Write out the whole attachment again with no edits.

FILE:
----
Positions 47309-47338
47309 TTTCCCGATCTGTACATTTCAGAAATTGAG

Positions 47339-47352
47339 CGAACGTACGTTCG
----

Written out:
Positions 47309-47338
47309 TTTCCCGATCTGTACATTTCAGAAATTGAG

Positions 47339-47352
47339 CGAACGTACGTTCG